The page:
NVFC Continues to Sound Alarm on Proposed OSHA Standard and Clarifies Impact on Non-OSHA States

The National Volunteer Fire Council (NVFC) continues to raise awareness on the Occupational Safety and Health Administration’s (OSHA) proposed Emergency Response Standard and offer resources to help first responders take action. On February 5, OSHA published a Notice of Proposed Rulemaking (NPRM) to replace the agency’s “Fire Brigades” standard with a proposed new “Emergency Response Standard.” This NPRM’s publication triggered the beginning of a public comment period that is scheduled to conclude June 21, 2024.

While many of the proposed provisions would be helpful and improve the safety of emergency responders, the proposed standard contains multiple new requirements that would be very burdensome, and in many cases impossible, for volunteer fire departments to comply with. Nothing in this proposed standard is final and this public comment period is your opportunity to explain to OSHA what you believe should be changed in the proposed standard and why. The NVFC has launched a landing page to assist volunteers in understanding and commenting on this proposed standard, which can be accessed here.

In addition, the NVFC has held several webinars, including two over the past two weeks, to break down the concerns regarding the proposed standards and help responders formulate their comments. These webinars may be viewed here. The NVFC hosting a Roundtable Talk on May 23 at 2pm ET with the National League of Cities and the National Association of Counties to highlight areas of mutual concern and provide recommendations on how volunteer departments can collaborate with their local government to express these concerns to OSHA. Register here.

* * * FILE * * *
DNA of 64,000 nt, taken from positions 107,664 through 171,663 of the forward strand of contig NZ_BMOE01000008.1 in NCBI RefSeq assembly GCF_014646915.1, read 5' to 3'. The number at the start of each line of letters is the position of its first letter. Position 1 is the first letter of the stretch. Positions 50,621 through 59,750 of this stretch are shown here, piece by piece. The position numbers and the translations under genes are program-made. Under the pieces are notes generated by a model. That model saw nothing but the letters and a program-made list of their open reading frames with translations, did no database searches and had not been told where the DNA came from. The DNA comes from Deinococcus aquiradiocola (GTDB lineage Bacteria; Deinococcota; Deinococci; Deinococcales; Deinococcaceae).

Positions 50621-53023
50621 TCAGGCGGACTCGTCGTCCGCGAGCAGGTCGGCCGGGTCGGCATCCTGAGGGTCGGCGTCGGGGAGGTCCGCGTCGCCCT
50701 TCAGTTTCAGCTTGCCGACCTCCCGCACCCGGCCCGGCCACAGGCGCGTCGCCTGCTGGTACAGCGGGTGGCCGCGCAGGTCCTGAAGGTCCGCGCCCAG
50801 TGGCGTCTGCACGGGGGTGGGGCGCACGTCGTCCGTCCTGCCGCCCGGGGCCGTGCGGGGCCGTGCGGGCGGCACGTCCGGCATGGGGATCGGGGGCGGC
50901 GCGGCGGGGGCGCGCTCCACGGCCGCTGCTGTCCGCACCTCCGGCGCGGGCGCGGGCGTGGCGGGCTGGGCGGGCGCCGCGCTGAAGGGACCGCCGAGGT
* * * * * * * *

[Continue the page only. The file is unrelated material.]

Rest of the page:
The NVFC has also been raising attention for the proposed OSHA standard in Congress. During the last week, a letter supported by the NVFC has been circulating around the House of Representatives urging OSHA to consider exempting volunteer fire departments from some or all parts of the proposed standard, identify additional areas where financial and logistical burdens could be reduced, and extend the proposed standard’s public comment period. The letter is expected to be sent tomorrow, and so far approximately 40 Members of Congress have signed it.

One of the most frequent questions the NVFC has received is how the proposed standard would impact non-OSHA states (refer to this map to see which states are OSHA states). The answer is this proposed standard would impact non-OSHA states if adopted as written. The immediate impact on non-OSHA states would be related to volunteer fire departments that are nonprofits and unaffiliated with municipalities. Reading through the NPRM on this proposed standard, it appears OSHA is unaware that such departments exist. It is possible that firefighters in these departments would be covered by this standard if they receive any compensation, regardless of the state they live in.

In addition to the immediate impact, the proposed standard would likely have secondary impacts on non-OSHA states. It could be used as a baseline of compliance for the purpose of seeking insurance and judgements in civil liability in every state.